Stephen Rees's blog

Thoughts about the relationships between transport and the urban area it serves

Promise to spend $17.5B on transit can’t be trusted without legislation: report

with 3 comments

January 28, 2008 – 15:47

TORONTO – A new report warns that a government promise to spend $17.5 billion on public transit can’t be trusted without legislation to guarantee the funding.

The report commissioned by the Residential and Civil Construction Alliance of Ontario also says the MoveOntario 2020 plan is based more on political considerations than on need or cost effectiveness.

One again Dick Soberman points out the flaws in a seemingly positive plan. Just as in BC, Onatrio has been making lavish promises of more transit. There’s an election coming up there too.

Author Richard Soberman says the government’s blueprint to launch 52 transit projects is an example of top-down planning, and a reversal of the typical approach.

He says professional advisers should have been the ones determine the best way to reshape the province’s public transit.

Which of course applies equally here. Except here we also have to add a rider that the professional advisers should actually know something about transit. Unlike the “professional advisers” who now sit on the SoCoBriTCA. Or the people appointed to oversee the two last extension sof our rail rapid transit network. Leicia Stewart and Jane Bird could hardly have been called qualified when they were told to build the Millennium and Canada lines respectively – though both learned fast on the job – but then they had to.

At least unlike Kevin Falcon they both appeared to me to listen to some of the very smart people around them. But then neither were elected politicians either. But both were working for governments that had decided to proceed with major projects before any analysis had been done. Such studies as were done were after the event justifications for done deals. Which appears to be the way we do things here.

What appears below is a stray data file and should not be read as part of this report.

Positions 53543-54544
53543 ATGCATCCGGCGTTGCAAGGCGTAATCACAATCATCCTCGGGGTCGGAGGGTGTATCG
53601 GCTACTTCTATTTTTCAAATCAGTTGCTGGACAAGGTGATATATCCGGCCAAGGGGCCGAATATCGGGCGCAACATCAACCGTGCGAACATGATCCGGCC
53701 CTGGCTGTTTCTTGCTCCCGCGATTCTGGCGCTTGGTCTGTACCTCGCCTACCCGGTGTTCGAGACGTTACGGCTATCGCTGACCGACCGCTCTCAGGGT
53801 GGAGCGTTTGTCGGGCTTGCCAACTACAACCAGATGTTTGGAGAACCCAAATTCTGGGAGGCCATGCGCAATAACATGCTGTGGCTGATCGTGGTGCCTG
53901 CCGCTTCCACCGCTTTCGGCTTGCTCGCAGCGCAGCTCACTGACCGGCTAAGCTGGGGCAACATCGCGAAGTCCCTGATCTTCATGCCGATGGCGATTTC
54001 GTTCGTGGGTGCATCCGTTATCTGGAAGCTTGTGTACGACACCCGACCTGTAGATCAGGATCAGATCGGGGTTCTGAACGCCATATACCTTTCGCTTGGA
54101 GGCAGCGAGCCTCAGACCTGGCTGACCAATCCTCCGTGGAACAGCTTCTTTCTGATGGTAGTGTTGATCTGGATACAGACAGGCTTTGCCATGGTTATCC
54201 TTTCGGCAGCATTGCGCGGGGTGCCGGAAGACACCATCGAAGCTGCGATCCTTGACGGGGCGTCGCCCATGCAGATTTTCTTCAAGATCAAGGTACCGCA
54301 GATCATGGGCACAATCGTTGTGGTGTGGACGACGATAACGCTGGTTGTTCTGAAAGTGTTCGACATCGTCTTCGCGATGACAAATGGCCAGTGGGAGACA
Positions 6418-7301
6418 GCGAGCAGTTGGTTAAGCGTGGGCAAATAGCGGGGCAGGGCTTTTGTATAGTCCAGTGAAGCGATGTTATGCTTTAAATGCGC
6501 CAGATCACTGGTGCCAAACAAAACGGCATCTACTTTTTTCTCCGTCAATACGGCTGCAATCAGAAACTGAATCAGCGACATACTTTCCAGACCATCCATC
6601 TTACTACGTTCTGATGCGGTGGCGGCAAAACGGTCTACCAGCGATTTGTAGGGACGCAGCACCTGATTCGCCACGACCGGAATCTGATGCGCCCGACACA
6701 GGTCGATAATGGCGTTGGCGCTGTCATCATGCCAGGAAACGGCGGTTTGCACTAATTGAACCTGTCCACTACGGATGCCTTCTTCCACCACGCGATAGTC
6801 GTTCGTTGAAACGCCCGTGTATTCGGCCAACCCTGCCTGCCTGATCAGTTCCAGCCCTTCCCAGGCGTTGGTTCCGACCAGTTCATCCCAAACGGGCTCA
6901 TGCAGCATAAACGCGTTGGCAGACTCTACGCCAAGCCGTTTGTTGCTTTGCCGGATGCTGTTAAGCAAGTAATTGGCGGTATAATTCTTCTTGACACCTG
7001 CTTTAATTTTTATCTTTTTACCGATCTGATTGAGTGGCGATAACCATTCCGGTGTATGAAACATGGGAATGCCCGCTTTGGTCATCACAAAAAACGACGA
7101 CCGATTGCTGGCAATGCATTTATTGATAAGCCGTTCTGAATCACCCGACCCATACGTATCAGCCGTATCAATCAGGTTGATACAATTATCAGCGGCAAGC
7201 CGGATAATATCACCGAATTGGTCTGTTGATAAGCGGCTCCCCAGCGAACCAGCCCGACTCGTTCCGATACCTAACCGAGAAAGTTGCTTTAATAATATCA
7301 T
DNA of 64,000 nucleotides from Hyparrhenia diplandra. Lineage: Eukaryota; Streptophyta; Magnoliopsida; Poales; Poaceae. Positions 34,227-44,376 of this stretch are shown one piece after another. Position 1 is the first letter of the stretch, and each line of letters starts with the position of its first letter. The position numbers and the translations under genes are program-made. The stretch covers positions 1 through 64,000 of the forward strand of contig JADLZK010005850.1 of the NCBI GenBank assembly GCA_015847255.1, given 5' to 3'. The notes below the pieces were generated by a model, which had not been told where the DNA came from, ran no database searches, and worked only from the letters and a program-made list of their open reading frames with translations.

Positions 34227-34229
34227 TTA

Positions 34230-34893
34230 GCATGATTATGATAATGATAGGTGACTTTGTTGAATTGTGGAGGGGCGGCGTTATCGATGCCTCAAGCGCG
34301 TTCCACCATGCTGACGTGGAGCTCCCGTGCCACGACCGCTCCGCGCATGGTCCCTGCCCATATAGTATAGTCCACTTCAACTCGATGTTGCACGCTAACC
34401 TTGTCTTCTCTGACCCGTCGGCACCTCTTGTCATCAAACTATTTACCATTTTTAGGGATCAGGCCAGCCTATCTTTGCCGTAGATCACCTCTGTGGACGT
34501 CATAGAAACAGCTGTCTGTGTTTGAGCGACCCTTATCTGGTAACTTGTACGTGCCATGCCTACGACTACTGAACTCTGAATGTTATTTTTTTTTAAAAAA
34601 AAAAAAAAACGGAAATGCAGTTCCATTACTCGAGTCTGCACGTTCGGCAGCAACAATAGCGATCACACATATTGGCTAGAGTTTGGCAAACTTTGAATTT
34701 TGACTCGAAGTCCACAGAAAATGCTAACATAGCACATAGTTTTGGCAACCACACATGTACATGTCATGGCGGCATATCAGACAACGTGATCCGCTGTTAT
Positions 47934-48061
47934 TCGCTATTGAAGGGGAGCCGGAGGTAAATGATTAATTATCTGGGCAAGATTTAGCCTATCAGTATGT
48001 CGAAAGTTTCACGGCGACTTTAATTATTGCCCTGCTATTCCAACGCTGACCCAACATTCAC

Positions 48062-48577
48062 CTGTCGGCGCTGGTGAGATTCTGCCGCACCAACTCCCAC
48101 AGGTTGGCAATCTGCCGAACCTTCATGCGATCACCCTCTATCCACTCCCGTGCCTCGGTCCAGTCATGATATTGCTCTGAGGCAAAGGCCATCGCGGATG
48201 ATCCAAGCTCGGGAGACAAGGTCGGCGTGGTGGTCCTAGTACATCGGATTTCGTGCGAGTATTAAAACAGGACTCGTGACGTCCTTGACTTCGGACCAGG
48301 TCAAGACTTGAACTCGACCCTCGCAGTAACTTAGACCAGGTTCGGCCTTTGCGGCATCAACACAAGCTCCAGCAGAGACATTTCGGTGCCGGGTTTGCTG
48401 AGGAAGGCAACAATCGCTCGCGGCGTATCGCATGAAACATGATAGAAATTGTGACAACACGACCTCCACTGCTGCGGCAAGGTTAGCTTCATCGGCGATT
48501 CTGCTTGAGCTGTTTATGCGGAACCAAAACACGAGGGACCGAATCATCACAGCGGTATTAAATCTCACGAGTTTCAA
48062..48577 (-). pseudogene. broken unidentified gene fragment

And as I think I have written here, and fairly recently at that, Ontario has seen this kind of promise not delivered too.

No wonder this blog keeps repeating itself. Our governments continue to repeat the same mistakes – and expect a different outcome.



Written by Stephen Rees

January 28, 2008 at 2:19 pm

Posted in Transportation

3 Responses

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  1. I was lucky enough to be asked to sit on one of the advisory committees who will recommend how to spend the $17.5 billion, and I feel that this report is overtly alarmist. I am young and inexperienced in the political game, but I do get the sense that the only thing which will stop the momentum of MoveOntario 2020 is a political crisis of unimaginable proportions.

    Of course, I do have a vested interest in seeing the work I’m doing come to fruition. For that reason I would gladly welcome legislation – I just fear that this report adds to the cynicism many people have these days.

    Andrae Griffith

    January 28, 2008 at 3:54 pm

  2. I heard you on CBC. Nicely done.


    January 28, 2008 at 3:56 pm

  3. Andrae – I am not against transit expansion. I am just doubtful about the commitment that the Onatrio announcement represents – and evn more cynical about the BC one

    Sungsu – thanks. It seemed very brief to me!

    Stephen Rees

    January 28, 2008 at 4:05 pm

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